Feast Day of St. Agatha

2 comments February 5th, 2011 Headsman

(Thanks to Carl Pyrdum, III, the author of the hilariously incisive blog Got Medieval, for this guest post — which originally appeared as part of his decidedly irreverent Medieval Months stroll through the Catholic Church’s quirky calendar of saintly feast days. -ed.)

While not one of the Holy Helpers proper, St. Agatha, whose feast falls on February 5, has special powers to heal ailments of the breasts, on account of having had hers cut off for refusing to worship pagan idols.

Like Bartholomew, she is usually depicted in the unfortunate after state in iconography, carrying her severed breasts before her on a tray or plate.


St. Agatha of Sicily, by Orazio Riminaldi (1625).

Because detached breasts sort of resemble bells, she’s the patron saint of bellfounders, and because they also kind of resemble dough, she works double duty as the patron of bakers, too. Oh, and just to be clear, that last sentence isn’t one of those clearly nonsensical sentences I pepper my writing with for purposes of the comedy. Agatha is the patron saint of severed boobs and everything that kind of looks like a severed boob.


The treats on the left are a traditional Catania cassata known as “Agatha’s breasts” or “Virgin breasts” (“Minni di Vergini”). Image (c) Gergely Sipos and used with permission.

On this day..

Entry Filed under: Ancient,Arts and Literature,Burned,Capital Punishment,Death Penalty,Disfavored Minorities,Execution,God,Guest Writers,Italy,Martyrs,Myths,Nobility,Other Voices,Religious Figures,Roman Empire,Torture,Uncertain Dates,Women

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1945: Denise Bloch, Lilian Rolfe and Violette Szabo

1 comment February 5th, 2010 Headsman

On or about this date in 1945, three women who had been caught behind German lines working for the British Special Operations Executive were shot at Ravensbruck.

Left to right: Denise Bloch, Lilian Rolfe, Violette Szabo.

Denise Bloch, Lilian Rolfe, and Violette Szabo were all fluent young Francophones who volunteered their services for Britain’s dangerous spying-and-sabotage operations in support of the French Resistance.

Bloch and Rolfe were wireless operators; Szabo, the most famous of the three, got her hands dirtier with explosives and sabotage.

One evening towards 1900 hours they were called out [of the punishment block] and taken to the courtyard by the crematorium. Camp Commandant Suhren [German Wikipedia link] made these arrangements. He read out the order for their shooting in the presence of the chief camp doctor, Dr. Trommer, SS Sergeant Zappe, SS Lance Corporal Schult, SS Corporal Schenk, and the dentist Dr. Hellinger

All three were very brave, and I was deeply moved. Suhren was also impressed by the bearing of these women. He was annoyed that the Gestapo did not themselves carry out these shootings.

Extensive and illustrated biographies on all three, as well as other SOE agents, can be found at 64 Baker Street: Bloch; Rolfe; Szabo.

Violette Szabo in particular was much written-of after the war (long out of print, the classic Carve Her Name With Pride was recently republished), and was posthumously awarded a variety of decorations by both England and France.

Szabo has what looks to be a charming museum in Herefordshire (phone ahead to Miss Rigby before visiting!); for a younger generation, she’s the inspiration behind “Violette Summers”, the protagonist of the video game Velvet Assassin.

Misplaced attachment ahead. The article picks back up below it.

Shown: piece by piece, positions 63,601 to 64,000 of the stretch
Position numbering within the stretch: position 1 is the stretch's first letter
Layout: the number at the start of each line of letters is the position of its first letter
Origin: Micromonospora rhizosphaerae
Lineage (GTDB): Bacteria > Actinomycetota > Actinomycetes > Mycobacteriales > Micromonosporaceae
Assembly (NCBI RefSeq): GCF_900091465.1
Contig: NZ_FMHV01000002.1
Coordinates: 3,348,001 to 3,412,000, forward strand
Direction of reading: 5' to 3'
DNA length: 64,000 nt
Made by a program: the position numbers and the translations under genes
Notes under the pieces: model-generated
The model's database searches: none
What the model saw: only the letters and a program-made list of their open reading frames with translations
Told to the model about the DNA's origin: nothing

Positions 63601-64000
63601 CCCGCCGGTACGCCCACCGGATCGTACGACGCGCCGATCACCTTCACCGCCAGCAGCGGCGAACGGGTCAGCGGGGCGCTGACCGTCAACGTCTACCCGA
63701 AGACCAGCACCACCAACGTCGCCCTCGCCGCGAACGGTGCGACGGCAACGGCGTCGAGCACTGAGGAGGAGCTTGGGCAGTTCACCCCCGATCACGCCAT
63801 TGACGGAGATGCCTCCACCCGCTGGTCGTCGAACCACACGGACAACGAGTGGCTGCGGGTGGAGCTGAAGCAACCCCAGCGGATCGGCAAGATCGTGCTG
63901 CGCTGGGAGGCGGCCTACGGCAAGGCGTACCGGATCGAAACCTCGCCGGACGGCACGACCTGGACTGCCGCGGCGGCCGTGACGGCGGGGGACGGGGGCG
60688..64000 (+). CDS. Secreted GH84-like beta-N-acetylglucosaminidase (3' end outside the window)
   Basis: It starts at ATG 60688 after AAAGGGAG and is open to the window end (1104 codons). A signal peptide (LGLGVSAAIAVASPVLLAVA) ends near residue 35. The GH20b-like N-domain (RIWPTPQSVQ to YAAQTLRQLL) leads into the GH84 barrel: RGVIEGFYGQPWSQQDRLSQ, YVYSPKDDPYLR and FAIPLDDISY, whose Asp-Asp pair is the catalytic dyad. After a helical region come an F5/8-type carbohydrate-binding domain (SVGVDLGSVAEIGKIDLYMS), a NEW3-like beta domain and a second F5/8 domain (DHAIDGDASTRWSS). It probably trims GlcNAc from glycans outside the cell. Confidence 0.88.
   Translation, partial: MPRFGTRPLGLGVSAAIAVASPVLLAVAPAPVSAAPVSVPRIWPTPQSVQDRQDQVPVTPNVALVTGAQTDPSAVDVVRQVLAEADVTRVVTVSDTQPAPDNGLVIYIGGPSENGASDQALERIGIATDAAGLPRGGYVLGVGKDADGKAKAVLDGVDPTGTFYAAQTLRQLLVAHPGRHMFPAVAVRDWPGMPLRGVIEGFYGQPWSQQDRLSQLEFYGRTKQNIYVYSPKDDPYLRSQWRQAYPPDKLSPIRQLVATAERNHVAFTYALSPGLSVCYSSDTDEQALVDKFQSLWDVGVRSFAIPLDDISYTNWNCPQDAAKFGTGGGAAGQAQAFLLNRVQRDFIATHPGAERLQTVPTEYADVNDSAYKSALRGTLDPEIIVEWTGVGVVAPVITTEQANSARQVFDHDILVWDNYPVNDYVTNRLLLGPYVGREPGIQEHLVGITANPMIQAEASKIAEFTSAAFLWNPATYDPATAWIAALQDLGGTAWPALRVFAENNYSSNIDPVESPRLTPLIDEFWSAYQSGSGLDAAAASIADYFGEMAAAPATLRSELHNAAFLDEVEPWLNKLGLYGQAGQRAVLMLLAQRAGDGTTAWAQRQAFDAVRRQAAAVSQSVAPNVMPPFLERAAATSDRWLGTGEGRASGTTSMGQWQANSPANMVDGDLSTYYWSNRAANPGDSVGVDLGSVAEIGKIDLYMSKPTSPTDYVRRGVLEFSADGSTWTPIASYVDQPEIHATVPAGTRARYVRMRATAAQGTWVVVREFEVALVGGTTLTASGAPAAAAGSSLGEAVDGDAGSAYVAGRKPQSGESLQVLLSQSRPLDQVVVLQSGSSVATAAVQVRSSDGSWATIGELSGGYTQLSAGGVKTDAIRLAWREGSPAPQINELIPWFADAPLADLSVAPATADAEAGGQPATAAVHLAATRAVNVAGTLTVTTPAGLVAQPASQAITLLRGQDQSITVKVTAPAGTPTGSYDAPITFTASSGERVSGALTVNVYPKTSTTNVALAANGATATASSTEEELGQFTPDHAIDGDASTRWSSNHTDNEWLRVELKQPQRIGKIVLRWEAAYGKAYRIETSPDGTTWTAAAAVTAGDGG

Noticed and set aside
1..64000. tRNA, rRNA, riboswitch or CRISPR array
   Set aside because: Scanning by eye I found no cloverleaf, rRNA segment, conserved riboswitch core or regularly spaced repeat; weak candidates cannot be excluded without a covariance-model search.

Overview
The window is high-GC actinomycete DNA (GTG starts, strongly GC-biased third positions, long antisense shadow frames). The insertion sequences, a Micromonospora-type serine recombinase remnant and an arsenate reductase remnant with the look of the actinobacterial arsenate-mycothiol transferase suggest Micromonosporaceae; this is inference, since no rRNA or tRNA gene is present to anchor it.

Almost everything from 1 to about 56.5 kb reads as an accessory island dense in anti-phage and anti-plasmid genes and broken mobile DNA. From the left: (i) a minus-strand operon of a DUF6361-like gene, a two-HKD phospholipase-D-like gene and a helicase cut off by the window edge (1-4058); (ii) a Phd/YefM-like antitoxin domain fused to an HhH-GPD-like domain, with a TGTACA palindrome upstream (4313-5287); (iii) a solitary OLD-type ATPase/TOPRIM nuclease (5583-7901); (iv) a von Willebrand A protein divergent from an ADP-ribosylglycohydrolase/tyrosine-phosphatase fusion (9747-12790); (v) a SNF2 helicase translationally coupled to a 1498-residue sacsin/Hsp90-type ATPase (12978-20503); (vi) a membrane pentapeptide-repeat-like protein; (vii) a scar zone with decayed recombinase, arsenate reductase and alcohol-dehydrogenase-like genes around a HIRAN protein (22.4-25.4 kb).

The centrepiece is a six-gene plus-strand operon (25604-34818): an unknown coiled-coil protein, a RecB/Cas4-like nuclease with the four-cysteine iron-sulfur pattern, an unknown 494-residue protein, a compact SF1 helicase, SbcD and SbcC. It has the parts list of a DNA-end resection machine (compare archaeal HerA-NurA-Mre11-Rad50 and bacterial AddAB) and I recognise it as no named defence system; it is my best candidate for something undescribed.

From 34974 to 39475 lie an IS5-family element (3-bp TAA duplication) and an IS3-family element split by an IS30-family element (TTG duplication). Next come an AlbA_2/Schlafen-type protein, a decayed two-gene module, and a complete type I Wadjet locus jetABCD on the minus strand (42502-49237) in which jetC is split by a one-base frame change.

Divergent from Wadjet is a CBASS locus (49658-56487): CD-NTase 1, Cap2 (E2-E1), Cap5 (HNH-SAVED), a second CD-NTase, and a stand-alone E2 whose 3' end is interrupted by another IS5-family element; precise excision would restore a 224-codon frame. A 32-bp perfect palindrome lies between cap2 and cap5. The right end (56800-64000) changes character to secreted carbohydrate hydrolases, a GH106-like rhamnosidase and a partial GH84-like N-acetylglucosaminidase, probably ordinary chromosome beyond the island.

On this day..

Entry Filed under: 20th Century,Capital Punishment,Concentration Camps,Death Penalty,Disfavored Minorities,England,Espionage,Execution,Famous,France,Germany,History,Jews,No Formal Charge,Shot,Soldiers,Spies,Summary Executions,Torture,Uncertain Dates,Wartime Executions,Women

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1894: Auguste Vaillant, bomb-throwing anarchist

5 comments February 5th, 2009 Headsman

“For too long a time, our voice is responded to with prison, the rope or the fusillade, but don’t delude yourselves: the explosion of my bomb is not only the cry of Vaillant in rebellion, but is the cry of an entire class that calls for its rights and will soon join its acts to its words.”

Auguste Vaillant

On this date in 1894, bomb-throwing anarchist — literally — Auguste Vaillant was beheaded in France.

The preceding December, the young Vaillant (French Wikipedia link) went from impoverished obscurity to national bogeyman by hurling a bomb into the Chamber of Deputies — reprisal for the 1892 execution of the anarchist Ravachol.

This bomb’s symbolic effect greatly exceeded its injury to life and limb: Vaillant said he had not been intending to kill, and in fact he did not. (Vaillant himself was among the wounded. His nose was blown off.)

But his political affiliations brought a suppression of anarchists and their press, and, of course, this day’s operation of the guillotine.*

“Mort à la société bourgeoise! Vive l’anarchie!”

Vaillant’s dying sentiment was taken up by Emile Henry, who bombed a Paris cafe the next week, and Sante Geronimo Caserio, an Italian immigrant who assassinated French President Marie Francois Sadi Carnot four months later.

* “Between the time of Vaillant’s arrival at the guillotine and the closing of the baskets containing his remains,” says the New York Times’ account, “scarcely more than twenty seconds elapsed.”

On this day..

Entry Filed under: 19th Century,Beheaded,Capital Punishment,Cycle of Violence,Death Penalty,Execution,France,Guillotine,History,Martyrs,Public Executions,Terrorists

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